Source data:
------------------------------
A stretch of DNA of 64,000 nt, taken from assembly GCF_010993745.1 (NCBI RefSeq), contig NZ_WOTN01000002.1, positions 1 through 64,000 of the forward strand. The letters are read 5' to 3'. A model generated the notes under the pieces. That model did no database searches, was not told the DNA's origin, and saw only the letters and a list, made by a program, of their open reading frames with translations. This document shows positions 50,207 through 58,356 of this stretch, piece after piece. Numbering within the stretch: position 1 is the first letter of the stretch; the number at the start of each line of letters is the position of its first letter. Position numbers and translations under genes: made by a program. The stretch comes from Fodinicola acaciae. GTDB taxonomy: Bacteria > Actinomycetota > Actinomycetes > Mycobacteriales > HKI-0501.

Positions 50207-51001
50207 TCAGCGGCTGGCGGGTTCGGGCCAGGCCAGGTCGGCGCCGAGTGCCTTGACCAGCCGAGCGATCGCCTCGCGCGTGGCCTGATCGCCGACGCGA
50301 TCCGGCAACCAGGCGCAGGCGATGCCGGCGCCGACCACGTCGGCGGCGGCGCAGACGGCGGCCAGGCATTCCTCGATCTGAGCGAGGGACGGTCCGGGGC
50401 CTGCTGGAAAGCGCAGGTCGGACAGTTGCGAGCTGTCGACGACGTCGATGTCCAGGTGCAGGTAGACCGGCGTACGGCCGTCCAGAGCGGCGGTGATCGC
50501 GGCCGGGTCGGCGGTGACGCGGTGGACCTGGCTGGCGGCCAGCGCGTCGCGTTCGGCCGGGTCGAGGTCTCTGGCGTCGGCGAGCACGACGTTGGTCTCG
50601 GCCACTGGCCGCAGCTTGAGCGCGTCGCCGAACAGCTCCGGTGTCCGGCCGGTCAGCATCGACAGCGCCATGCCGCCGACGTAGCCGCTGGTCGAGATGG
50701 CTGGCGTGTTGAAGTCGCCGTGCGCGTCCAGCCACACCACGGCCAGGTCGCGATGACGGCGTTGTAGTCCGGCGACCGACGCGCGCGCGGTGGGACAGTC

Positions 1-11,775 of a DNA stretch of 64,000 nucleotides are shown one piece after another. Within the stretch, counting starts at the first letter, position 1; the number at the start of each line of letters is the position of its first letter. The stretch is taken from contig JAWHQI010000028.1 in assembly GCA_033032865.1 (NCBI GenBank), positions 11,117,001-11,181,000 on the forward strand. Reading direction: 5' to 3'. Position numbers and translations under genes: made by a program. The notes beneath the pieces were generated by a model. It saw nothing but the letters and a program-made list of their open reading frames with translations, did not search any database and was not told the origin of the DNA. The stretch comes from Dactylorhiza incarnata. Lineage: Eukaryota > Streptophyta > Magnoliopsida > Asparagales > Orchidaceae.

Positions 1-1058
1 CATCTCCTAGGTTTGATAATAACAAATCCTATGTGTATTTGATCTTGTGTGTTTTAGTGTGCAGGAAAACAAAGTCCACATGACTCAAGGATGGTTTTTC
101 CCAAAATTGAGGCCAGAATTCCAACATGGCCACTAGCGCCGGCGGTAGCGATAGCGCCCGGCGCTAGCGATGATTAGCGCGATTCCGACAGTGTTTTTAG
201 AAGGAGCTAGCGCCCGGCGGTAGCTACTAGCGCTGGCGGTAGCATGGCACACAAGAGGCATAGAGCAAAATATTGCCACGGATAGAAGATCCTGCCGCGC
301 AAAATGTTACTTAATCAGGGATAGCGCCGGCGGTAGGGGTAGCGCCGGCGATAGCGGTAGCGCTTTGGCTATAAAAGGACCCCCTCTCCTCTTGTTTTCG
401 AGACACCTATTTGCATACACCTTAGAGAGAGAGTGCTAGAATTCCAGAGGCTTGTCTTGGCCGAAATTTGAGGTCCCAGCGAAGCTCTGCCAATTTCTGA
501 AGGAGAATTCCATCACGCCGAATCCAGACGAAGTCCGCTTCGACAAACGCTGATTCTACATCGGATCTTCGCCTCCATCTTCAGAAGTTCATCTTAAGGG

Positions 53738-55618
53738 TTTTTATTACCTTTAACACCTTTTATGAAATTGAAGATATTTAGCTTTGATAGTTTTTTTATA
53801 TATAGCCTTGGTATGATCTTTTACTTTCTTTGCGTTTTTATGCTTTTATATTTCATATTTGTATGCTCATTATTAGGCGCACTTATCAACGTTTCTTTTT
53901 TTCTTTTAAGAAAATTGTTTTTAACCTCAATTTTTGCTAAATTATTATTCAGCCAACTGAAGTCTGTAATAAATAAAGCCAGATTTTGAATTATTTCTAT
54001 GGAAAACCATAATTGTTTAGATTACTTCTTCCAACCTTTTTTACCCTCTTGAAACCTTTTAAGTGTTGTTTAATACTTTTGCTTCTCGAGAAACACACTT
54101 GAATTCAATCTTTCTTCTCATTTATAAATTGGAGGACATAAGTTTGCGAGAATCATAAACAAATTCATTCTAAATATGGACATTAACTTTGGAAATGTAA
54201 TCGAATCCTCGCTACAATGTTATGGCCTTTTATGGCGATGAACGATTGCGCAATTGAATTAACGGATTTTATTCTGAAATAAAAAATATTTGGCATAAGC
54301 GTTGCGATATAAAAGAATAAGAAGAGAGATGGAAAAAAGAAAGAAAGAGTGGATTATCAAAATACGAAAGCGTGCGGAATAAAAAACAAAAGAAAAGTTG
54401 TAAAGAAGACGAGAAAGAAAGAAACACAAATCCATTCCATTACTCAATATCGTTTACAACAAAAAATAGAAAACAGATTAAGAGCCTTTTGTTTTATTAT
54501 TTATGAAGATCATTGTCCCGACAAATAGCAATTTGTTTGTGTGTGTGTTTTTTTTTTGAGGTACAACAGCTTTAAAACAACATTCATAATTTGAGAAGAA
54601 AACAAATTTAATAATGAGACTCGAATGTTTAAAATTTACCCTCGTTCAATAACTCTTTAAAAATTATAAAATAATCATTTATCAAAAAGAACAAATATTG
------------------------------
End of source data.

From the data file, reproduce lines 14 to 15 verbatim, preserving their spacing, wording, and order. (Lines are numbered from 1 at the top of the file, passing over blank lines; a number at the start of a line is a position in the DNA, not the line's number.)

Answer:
301 AAAATGTTACTTAATCAGGGATAGCGCCGGCGGTAGGGGTAGCGCCGGCGATAGCGGTAGCGCTTTGGCTATAAAAGGACCCCCTCTCCTCTTGTTTTCG
401 AGACACCTATTTGCATACACCTTAGAGAGAGAGTGCTAGAATTCCAGAGGCTTGTCTTGGCCGAAATTTGAGGTCCCAGCGAAGCTCTGCCAATTTCTGA